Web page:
wish to do for the research question at hand is in fact
one of the main challenges of research.
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Literature Review
Manuscripts containing innumerable
references are more likely a sign of insecurity
than a mark of scholarship
William C. Roberts

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Goals of Literature Survey/Review


In a literature review the ultimate goal is:
To explain,
To illuminate;
To be logical;
To be convincing;
To know of the methods used in the area of work
To draw conclusions and find gaps in literature.
Do not take criticisms personally or take
suggestions as insults Zino Oleary
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What Should Literature Review Do?


Literature review should help to:
Refine the problem, reformulate it or even lead to defining
other closely related problems,
Get proper understanding of the problem chosen,
Acquire proper theoretical and practical knowledge to
investigate the problem,
Show how the problem under study relates to the previous
research studies and,
Know whether the proposed problem had already been
solved.

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What Should Literature Review Do?


A literature review must:
Be organized around and directly related to the
thesis or research question you are developing,
Synthesize (combine or bring together) results into
a summary of what is and is not known,
Identify area of controversy in the literature,
Formulate questions that need further research.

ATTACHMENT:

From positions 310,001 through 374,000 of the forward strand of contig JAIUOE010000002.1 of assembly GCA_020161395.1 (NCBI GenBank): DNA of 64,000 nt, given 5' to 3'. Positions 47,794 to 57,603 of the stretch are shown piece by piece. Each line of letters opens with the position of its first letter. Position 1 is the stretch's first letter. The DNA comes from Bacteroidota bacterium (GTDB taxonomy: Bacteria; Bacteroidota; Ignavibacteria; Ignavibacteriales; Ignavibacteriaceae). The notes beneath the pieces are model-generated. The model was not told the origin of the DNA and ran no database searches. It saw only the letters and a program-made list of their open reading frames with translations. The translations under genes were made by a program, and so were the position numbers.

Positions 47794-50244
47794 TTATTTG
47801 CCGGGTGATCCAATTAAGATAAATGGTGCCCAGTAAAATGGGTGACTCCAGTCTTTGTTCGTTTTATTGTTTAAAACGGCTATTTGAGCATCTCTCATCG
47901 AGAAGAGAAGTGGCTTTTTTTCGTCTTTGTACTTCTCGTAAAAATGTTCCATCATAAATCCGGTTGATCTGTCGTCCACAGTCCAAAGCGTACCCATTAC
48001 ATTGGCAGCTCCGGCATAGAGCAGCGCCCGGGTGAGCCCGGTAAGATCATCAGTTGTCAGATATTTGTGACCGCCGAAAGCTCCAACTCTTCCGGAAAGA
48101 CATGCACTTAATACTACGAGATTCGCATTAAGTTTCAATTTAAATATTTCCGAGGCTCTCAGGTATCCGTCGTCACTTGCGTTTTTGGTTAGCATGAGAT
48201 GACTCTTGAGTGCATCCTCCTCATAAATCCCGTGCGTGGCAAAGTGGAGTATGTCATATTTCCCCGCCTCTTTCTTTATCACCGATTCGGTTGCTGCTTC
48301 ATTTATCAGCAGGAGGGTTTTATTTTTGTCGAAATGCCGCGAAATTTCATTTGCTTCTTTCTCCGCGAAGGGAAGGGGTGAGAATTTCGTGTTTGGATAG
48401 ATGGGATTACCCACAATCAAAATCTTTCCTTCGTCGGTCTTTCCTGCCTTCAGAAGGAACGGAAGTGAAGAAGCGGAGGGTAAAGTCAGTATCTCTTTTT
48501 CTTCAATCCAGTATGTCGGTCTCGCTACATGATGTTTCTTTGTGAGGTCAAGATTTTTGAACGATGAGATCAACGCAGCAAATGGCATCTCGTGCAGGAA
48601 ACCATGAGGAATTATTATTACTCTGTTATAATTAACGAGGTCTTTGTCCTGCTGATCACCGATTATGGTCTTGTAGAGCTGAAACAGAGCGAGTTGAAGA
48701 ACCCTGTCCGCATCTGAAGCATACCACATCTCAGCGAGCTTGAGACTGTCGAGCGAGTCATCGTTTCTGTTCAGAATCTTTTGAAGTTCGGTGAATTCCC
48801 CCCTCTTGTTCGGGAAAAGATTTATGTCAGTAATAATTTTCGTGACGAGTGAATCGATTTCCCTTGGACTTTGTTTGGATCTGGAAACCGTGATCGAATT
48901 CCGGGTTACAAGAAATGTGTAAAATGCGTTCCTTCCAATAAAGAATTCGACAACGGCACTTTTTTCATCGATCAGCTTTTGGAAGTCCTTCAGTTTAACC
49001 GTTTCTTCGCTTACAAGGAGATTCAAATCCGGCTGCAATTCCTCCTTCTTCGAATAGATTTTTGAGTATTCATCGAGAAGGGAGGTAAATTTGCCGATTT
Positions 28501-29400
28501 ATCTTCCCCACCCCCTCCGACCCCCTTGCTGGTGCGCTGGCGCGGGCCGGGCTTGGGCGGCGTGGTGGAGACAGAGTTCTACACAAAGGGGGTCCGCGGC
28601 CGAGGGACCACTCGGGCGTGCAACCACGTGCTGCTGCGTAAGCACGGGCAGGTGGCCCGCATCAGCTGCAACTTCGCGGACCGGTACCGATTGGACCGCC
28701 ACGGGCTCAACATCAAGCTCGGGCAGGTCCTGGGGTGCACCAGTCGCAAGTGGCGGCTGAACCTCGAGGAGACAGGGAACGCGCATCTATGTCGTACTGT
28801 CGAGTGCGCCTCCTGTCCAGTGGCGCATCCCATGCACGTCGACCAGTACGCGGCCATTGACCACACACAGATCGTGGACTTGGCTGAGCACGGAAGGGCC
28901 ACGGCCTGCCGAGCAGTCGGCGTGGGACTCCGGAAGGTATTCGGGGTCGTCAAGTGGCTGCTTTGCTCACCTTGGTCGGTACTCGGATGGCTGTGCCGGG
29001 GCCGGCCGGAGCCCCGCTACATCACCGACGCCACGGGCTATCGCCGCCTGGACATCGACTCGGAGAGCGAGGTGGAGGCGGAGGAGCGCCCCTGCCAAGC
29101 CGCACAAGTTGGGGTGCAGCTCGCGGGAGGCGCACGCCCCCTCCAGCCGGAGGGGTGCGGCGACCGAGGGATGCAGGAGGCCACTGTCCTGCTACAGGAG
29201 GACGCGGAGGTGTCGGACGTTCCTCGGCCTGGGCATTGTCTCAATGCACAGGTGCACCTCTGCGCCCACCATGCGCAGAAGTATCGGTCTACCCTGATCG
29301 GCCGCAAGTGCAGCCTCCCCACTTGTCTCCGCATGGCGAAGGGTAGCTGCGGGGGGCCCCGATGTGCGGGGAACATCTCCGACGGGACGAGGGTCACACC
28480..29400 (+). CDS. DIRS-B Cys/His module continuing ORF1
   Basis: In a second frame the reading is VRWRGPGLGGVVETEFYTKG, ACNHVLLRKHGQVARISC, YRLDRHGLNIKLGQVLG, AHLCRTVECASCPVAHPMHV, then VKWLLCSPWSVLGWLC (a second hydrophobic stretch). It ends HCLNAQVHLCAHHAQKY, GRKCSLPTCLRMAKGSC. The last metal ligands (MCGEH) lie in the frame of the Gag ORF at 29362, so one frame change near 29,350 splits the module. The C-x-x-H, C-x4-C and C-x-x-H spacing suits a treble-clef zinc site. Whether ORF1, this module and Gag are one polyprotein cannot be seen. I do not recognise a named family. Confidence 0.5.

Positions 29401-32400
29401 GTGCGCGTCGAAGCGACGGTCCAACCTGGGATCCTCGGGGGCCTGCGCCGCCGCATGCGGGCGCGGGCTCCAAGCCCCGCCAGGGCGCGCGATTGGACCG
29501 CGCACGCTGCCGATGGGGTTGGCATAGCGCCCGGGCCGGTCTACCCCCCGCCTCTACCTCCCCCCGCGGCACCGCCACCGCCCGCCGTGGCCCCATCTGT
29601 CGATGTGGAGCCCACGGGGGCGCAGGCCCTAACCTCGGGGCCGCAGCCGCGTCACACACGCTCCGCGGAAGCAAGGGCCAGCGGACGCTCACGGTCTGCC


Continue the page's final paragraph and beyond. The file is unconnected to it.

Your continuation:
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How to Conduct Literature Review?


Ask yourself the following questions.
What is the specific problem, or research question that the literature
helps to answer?
What are you reviewing? Is it theory or methodology or new procedure or
policy or qualitative aspects etc.?
What is the scope of the literature review? What disciplines are you
looking at (e.g., education, psychology, sociology, process engineering
etc.)?
Is the search wide enough to include the relevant material? Is it narrow
enough to exclude the irrelevant material?
Have you critically analyzed the literature? Do you follow through a set of
concepts and questions, comparing items to each other in the ways they
deal with them? Instead of just listing and summarizing items, do you
assess them, discuss strengths and weaknesses?
Have you cited and discussed studies contrary to your perspective
Will the literature review be relevant, appropriate, and useful?
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How to Conduct a Literature Review?


Ask questions about each article.
Has the author formulated a problem/issue?
Is it clearly defined? Is its significance (scope, severity, relevance) clearly
established?
Could the problem have been approached more effectively from another
perspective?
What is the authors research orientation (e.g., interpretive, critical,
scientific, combination)?
What is the authors theoretical framework?
What is the relationship between the theoretical and research
perspectives?
Has the author evaluated the literature relevant to the problem/issue?
Does the author include literature taking positions she/he does not agree
with?
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How to Conduct a Literature Review?


Ask Questions
In a research study, how good are the basic
components of the study design (e.g., population,
intervention, outcome)?
How accurate and valid are the measurements?
Is the analysis of the data accurate and relevant to
the research question?
Are the conclusions validly based upon the data
and analysis?

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How to Conduct Literature Review?


Ask questions
In material written for a popular readership, does
the author use appeals to emotion, one-sided
examples, or rhetorically-charged language and
tone?
Is there an objective basis to the reasoning, or is
the author merely proving what he or she
already believes?

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How to Conduct a Literature Review